Social media rumour mongers accuse Chinese of looting in Osaka quake aftermath
Claims foreigners might attack locals or steal have been slammed by Japanese authorities
Rumours that spread on social media about foreigners carrying out robberies or terrorist attacks after the June 18 earthquake in Osaka have been widely condemned as racist fearmongering.
Four people died and 300 were admitted to hospitals after the magnitude 6.1 earthquake just before 8am on Monday.
Within hours, messages appeared on Twitter and other social media outlets warning that foreigners – Chinese and Koreans were singled out – were about to target shops or carry out attacks on members of the public.
“When a quake happens in the Kansai region, there is a strong possibility of Chinese and Koreans engaging in wrongdoing,” wrote one Twitter user. “It’s possible they will go after ATMs in banks and convenience stores.”
Another added, “Who are the Koreans poisoning water in the wells every time a quake happens?”
Other unfounded rumours claimed that a train derailed and a zebra escaped from a local zoo.
The Osaka Prefectural government reacted swiftly to the posts and called on the public not to share groundless claims on the internet.
“False information, such as news about an accident that never happened, can be shared widely on social media after it is posted”, the government said in a post on its own website. “Be aware of sources of information and confirm whether reports are reliable.”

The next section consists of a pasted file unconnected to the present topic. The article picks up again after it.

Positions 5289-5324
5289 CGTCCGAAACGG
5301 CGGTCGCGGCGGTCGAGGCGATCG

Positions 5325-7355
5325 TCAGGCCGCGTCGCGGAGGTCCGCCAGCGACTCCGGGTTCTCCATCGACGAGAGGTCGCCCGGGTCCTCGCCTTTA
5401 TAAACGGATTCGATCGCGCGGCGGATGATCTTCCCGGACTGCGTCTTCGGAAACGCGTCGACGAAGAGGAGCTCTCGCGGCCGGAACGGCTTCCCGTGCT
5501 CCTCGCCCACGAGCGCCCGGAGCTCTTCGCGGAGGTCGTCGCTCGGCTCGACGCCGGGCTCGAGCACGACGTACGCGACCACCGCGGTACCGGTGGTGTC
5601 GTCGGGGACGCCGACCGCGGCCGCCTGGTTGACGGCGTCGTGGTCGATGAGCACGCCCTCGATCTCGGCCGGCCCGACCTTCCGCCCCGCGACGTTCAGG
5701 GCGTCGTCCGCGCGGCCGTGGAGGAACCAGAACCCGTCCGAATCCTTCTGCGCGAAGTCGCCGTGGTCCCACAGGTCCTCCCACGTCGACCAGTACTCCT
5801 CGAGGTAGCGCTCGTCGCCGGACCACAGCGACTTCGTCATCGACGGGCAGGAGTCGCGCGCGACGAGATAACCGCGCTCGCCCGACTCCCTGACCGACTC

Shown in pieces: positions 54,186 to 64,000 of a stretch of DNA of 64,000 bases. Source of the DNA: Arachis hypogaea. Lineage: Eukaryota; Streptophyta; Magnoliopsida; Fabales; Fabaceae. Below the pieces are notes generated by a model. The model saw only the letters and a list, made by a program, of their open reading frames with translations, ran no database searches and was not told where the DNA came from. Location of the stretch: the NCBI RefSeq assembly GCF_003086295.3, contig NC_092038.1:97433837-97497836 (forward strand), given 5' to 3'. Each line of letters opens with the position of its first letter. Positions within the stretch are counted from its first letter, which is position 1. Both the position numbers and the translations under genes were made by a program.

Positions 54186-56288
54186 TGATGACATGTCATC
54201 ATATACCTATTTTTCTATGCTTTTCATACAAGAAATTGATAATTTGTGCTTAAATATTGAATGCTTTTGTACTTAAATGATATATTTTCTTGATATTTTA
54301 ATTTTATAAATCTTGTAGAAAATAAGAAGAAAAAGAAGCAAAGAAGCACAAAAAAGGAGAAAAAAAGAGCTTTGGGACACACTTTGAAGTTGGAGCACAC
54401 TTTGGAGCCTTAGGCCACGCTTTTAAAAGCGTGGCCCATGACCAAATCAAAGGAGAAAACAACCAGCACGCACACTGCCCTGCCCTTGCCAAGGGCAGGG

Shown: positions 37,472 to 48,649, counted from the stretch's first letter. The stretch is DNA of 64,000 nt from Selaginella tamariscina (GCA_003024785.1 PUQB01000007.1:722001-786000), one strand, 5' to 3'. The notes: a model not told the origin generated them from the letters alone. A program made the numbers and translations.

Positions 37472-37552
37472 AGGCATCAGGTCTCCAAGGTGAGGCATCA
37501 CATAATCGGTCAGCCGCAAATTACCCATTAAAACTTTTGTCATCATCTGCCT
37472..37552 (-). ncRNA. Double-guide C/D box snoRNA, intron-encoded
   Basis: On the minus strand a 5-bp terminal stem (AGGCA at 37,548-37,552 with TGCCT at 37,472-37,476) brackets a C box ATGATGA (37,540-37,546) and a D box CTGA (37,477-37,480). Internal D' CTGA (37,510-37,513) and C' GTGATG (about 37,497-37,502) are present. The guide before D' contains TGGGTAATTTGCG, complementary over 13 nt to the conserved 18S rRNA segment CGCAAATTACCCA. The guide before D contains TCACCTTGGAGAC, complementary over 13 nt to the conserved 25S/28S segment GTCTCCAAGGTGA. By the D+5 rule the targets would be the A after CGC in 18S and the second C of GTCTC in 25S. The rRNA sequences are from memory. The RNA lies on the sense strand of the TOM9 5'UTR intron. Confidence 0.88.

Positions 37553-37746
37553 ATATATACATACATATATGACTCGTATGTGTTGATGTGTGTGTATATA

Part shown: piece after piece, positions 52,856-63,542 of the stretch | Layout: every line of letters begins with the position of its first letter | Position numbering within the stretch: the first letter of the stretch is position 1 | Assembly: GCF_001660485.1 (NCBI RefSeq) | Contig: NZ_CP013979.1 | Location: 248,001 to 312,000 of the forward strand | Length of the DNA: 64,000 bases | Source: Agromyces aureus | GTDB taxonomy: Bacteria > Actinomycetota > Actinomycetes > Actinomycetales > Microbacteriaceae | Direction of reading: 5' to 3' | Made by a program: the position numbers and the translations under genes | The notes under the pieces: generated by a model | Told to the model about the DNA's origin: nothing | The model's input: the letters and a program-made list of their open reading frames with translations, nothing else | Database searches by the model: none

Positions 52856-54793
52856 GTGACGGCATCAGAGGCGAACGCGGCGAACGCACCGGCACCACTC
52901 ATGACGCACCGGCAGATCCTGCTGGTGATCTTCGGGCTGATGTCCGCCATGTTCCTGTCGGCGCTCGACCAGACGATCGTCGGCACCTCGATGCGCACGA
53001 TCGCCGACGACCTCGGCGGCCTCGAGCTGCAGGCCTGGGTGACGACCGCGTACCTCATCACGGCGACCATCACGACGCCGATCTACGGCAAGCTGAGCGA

An editorial in Thursday’s Asahi newspaper said: “Circulating false rumours designed to fuel anxiety at a time when people are uneasy after a major earthquake is a despicable act that cannot be overlooked.
“What is disturbing is the proliferation of social media posts aimed at promoting discrimination and prejudice against foreign residents of Japan.
“Many of these hate posts warned against crimes by members of a specific ethnic group, such as ethnic Koreans living in Japan”, it said. “Others claimed that damage caused by the earthquake to important cultural assets ‘may have been done by foreigners’.”
The rumours “spread like wildfire”, the paper said, as the anonymity of the web made it difficult to trace the perpetrators, adding that similar rumours started after the March 2011 earthquakes in Tohoku and again in Kumamoto Prefecture in April 2016.
“We find it infuriating that many such outrageous acts were committed again after the earthquake in Osaka, which has a large population of foreign residents”, the Asahi declared.
Others said the rumours echo unsubstantiated reports following the Great Kanto Earthquake of 1923.
During that disaster, as many as 10,000 foreigners – mainly Koreans but also about 700 Chinese – were killed by bands of vigilantes who believed claims that foreigners were taking advantage of the situation to commit robberies and arson and were carrying bombs. Koreans were also accused of poisoning wells.
Makoto Watanabe, a senior lecturer in communications at Hokkaido Bunkyo University, said the swift reaction of Osaka authorities was “correct and appropriate”, but urged the government to make laws against hate speech.
“These sorts of comments are obviously deeply regrettable, but thankfully they come from only a very small section of Japanese society”, he told the South China Morning Post.
“These are ‘net uoyoku’, or internet right-wingers, who are brainwashed because they only ever speak to people who think like themselves and live in that little bubble.
“As soon as they actually meet a foreigner they change their opinions, but they tend to keep to the same small circle of like-minded people.
“And if you look at their posts or the web pages they follow then you will see that they still repeat the claims of 1923 that the Koreans were rioting or poisoning the wells.
“The Diet has passed legislation on hate speech and this is the ideal occasion to apply it. The national government must show that it takes human rights seriously and prosecute anyone who spreads false rumours based purely on a person’s nationality or race.”